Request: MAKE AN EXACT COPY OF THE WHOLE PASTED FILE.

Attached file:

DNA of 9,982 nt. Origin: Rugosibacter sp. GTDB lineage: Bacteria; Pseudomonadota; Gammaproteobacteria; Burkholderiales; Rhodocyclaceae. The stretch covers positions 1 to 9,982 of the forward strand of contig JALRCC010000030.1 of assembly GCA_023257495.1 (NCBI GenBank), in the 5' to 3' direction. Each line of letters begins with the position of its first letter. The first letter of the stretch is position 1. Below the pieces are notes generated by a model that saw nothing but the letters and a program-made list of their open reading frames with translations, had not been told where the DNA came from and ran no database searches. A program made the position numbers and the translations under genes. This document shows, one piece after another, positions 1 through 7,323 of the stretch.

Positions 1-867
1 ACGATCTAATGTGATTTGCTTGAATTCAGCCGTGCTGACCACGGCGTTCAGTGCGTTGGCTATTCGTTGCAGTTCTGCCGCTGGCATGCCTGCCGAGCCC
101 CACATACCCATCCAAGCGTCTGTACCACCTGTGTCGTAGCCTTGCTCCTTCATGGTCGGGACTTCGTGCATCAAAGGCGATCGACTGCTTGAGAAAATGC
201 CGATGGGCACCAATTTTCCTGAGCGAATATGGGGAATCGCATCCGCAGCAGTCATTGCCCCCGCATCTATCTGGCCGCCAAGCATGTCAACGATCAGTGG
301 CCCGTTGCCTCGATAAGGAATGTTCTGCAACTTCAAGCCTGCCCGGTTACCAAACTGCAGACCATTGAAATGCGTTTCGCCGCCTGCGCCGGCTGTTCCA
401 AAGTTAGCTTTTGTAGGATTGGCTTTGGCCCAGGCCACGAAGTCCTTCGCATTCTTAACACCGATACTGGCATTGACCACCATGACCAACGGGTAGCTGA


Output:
DNA of 9,982 nt. Origin: Rugosibacter sp. GTDB lineage: Bacteria; Pseudomonadota; Gammaproteobacteria; Burkholderiales; Rhodocyclaceae. The stretch covers positions 1 to 9,982 of the forward strand of contig JALRCC010000030.1 of assembly GCA_023257495.1 (NCBI GenBank), in the 5' to 3' direction. Each line of letters begins with the position of its first letter. The first letter of the stretch is position 1. Below the pieces are notes generated by a model that saw nothing but the letters and a program-made list of their open reading frames with translations, had not been told where the DNA came from and ran no database searches. A program made the position numbers and the translations under genes. This document shows, one piece after another, positions 1 through 7,323 of the stretch.

Positions 1-867
1 ACGATCTAATGTGATTTGCTTGAATTCAGCCGTGCTGACCACGGCGTTCAGTGCGTTGGCTATTCGTTGCAGTTCTGCCGCTGGCATGCCTGCCGAGCCC
101 CACATACCCATCCAAGCGTCTGTACCACCTGTGTCGTAGCCTTGCTCCTTCATGGTCGGGACTTCGTGCATCAAAGGCGATCGACTGCTTGAGAAAATGC
201 CGATGGGCACCAATTTTCCTGAGCGAATATGGGGAATCGCATCCGCAGCAGTCATTGCCCCCGCATCTATCTGGCCGCCAAGCATGTCAACGATCAGTGG
301 CCCGTTGCCTCGATAAGGAATGTTCTGCAACTTCAAGCCTGCCCGGTTACCAAACTGCAGACCATTGAAATGCGTTTCGCCGCCTGCGCCGGCTGTTCCA
401 AAGTTAGCTTTTGTAGGATTGGCTTTGGCCCAGGCCACGAAGTCCTTCGCATTCTTAACACCGATACTGGCATTGACCACCATGACCAACGGGTAGCTGA